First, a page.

Back to Alaska! I had been offered a great deal on this Glacier Bay cruise and jumped on the opportunity.
Boarding in Seattle was through the new terminal at Pier 91, and it was a slow, drawn-out process. Our airport transfer reached the terminal about 12:30pm, and we were asked to wait in the sun across from the terminal as the interior was far too crowded to accommodate us and all the Holland America Westerdam passengers on the other side of the terminal. It seemed nearly half these passengers were from China, and these folks tended to move in large groups. This frequently hindered easy passage on the ship and in the ports. I was finally aboard after nearly two hours of slow-moving lines. I was exhausted!
I was traveling solo in A-612, a "mid-aft" balcony stateroom on the port side. The room was clean and comfortable and my cabin steward (Patrick) is a prince among mere men; what a wonderful guy! I stowed my stuff, and sought out the dining table that was supposed to be in the Piazza to make reservations for the Crown Grill. I didn't find this table, but found drink packages being sold in numerous locations. The "Dine Line" on the cabin phone rang and rang for 45 minutes before I gave up. I had noticed that Sabatini's had the podium open for reservations; the Crown Grille was unattended. I finally went to the Crown Grill at the 5:30pm opening and was informed that they do NOT take single diners. Even though the room was open at that moment and was bereft of diners, they would not admit me since I was there alone. So dinner happened in Capri, and the Medallions of Filet were delicious.
The next day was a day at sea and the only motion in the ocean... a slight southwest swell. Anytime dining, in spite of what Princess publishes, is only served until 9:30pm. Capri is only open until 7:45 when all diners on the anytime plan dine in Portofino. Attendance at later seatings was sporadic, so I usually ate at eight. The Horizon Court buffet always had long lines and difficult seating, and the fare was mediocre; scrambled eggs were consistently dry and crumbly, and everything was wayyyyy too salty. I also finally got into the Crown Grill as that's where they held the British Pub Lunch. The Crown Grill does NOT offer iced tea; it's either coffee or water, unless you wanted to pay for some alcoholic beverage. I don't drink.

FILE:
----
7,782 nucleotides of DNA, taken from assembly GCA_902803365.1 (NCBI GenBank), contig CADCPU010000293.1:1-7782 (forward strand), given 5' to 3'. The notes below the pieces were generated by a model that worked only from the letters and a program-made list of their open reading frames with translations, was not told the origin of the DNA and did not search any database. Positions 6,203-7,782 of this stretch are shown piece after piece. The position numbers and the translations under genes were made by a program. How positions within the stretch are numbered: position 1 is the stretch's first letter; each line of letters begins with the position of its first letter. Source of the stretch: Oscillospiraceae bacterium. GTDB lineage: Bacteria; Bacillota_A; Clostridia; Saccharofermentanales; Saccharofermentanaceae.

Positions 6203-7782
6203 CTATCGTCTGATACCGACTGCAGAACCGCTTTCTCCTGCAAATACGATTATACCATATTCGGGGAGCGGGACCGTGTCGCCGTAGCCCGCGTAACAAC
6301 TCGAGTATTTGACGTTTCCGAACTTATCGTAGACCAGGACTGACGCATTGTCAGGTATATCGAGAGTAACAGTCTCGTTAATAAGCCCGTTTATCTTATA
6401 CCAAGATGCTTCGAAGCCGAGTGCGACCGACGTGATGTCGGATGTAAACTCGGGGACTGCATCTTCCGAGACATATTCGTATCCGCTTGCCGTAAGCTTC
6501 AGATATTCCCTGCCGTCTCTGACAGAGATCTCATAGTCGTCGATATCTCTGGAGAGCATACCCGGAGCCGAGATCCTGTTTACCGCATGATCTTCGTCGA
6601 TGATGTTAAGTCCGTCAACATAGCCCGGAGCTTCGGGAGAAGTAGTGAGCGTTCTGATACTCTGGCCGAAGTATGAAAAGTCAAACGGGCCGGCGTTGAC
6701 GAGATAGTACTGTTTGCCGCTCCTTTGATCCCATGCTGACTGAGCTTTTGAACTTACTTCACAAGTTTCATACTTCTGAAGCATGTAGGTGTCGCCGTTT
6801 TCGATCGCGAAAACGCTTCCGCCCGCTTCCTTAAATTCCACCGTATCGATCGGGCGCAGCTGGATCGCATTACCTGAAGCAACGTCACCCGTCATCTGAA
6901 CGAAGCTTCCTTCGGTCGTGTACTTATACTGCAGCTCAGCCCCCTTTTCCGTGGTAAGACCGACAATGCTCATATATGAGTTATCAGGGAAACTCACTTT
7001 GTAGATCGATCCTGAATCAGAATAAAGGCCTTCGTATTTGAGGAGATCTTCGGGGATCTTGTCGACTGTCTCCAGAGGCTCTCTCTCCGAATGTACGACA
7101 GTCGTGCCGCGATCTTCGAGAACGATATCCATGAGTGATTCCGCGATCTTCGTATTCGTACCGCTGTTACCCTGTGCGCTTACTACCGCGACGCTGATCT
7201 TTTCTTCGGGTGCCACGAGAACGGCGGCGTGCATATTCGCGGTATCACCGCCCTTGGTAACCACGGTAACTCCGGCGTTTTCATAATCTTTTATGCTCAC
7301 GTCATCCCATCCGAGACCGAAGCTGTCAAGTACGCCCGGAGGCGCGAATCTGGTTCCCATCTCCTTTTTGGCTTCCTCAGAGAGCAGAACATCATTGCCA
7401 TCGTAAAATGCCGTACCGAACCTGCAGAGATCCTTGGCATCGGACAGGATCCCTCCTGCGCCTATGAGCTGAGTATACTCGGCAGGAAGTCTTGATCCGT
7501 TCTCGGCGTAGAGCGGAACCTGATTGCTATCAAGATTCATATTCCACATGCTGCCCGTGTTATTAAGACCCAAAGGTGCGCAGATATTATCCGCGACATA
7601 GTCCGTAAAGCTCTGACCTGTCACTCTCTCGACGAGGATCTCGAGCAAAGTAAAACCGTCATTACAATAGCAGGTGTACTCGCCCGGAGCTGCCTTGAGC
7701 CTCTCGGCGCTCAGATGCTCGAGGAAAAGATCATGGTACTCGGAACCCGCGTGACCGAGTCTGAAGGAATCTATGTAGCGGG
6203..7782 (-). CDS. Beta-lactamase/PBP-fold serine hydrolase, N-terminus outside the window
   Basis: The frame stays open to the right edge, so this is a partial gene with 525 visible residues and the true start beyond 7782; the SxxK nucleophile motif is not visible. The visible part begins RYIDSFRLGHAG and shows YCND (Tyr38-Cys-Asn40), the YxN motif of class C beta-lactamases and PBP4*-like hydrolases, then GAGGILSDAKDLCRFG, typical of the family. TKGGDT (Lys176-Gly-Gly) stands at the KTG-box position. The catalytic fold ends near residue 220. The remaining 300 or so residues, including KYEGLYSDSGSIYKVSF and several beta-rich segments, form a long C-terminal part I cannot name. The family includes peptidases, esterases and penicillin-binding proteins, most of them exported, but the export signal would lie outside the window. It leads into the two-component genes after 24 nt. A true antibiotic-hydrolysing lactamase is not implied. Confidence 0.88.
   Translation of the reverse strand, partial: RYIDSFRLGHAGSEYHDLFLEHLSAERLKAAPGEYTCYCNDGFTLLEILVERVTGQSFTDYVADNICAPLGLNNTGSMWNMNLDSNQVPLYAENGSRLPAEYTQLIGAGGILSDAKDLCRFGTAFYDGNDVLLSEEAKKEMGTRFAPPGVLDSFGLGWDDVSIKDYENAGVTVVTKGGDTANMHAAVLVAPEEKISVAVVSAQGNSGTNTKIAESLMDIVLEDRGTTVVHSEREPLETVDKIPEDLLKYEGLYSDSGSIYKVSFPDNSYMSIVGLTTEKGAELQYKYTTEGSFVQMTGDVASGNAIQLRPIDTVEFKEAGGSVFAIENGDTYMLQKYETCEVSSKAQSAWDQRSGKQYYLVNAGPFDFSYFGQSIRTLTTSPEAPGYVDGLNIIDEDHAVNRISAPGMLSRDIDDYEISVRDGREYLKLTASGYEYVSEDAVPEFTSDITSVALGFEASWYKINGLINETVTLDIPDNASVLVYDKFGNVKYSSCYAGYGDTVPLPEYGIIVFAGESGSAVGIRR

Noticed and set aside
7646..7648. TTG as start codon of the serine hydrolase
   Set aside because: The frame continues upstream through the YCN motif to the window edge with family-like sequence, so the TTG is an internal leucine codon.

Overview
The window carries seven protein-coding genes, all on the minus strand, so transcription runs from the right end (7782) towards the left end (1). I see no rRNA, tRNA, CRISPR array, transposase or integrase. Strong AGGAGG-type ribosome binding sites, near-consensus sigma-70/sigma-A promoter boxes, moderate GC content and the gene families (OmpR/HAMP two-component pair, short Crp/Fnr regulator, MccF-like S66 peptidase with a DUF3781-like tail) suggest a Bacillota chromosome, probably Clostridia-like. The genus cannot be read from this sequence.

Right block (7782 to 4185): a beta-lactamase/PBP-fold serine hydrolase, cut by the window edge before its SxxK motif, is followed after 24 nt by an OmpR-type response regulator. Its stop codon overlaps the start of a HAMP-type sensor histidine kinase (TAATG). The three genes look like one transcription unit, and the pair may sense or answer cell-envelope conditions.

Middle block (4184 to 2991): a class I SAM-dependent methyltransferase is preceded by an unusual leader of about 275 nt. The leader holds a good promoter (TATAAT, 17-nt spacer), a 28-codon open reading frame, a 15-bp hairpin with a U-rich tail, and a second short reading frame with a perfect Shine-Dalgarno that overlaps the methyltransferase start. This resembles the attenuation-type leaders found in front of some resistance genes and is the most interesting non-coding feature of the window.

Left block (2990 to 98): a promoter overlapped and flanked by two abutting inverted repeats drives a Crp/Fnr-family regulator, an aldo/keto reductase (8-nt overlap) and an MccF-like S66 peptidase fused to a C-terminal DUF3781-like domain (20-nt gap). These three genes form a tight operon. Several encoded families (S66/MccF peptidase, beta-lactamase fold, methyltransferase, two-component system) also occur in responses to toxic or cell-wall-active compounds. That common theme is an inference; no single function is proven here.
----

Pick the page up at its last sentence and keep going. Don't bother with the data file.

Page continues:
I also sampled the pizza during this cruise and was pleasantly surprised. I tried on two different occasions to get a cheeseburger, but the attendants here kept trying to serve me chicken sandwiches since they evidently did not speak ANY English. Really? On a cruise marketed primarily in the US and Canada?
Day three put us in Juneau. This was the first cruise where I thought I'd skip shore excursions, unlike in the past. I thought I'd just go ashore and stroll about town. Juneau is pretty much nothing but Jewelry stores, although I did follow tradition and had a cheeseburger at the Red Dog Saloon. The burgers used to be much better here. Weather, however, was amazing. It was 83 degrees and sunny.
Day four is Skagway, where it is 85 degrees and sunny, a situation I'd never seen here before. Along with Star Princess moored on the left, Holland America Zuiderdam was docked on the Ore pier and the rail pier had Sapphire Princess up front, with Celebrity Solstice behind. This puts, by my guess, about 9400 passengers in Skagway, a town with a permanent population of about 800-900. The crowds were so thick people were strolling in the street, a dangerous situation. Huge crowds, and anything you want if it's T-shirts or jewelry. If I ever do this again, I will most definitely use an excursion that leaves the town site.
Day five is Glacier Bay, where our strange weather continued; it was 72 degrees according to the weather monitor on TV. Margery Glacier was a fascinating as ever, and as noisy as ever. Sounds like a war zone! They say the park service allows only two cruise ships in here on any given day. I did not see another.
More typical weather greeted up in Ketchikan on day 6; is was chilly and overcast and I felt a few raindrops. I returned to Star Princess fairly quickly as Ketchikan was also pretty much all Jewelry stores and T-shirt shops.
The final stop in Victoria was evidently pretty popular, as Star Princess seemed pretty empty. After numerous visits into Victoria, I just stayed on board and watched Karaoke, where people who should NOT drink get up and discover they should NOT sing, either!
Disembarkation went quickly and smoothly, although our airport transfer driver was terrible; it was full gas, slam on the brakes, full gas, slam on the brakes. My neck is still hurting from that ride.
So in the end, I've made some revelations. 1) Single travelers are evidently not welcome at Princess. I was made to feel like something less than human all week long. 2) Alaskan ports are nothing but Jewelry vendor-operated tourist traps. 3) Star Princess, except for the Victoria stop, was consistently crowded. And 4) Reindeer Chili is delicious, but the dining area attendant that did not speak a word of English couldn't be convinced that you can't eat chili with a fork. What I could try with a fork was delicious.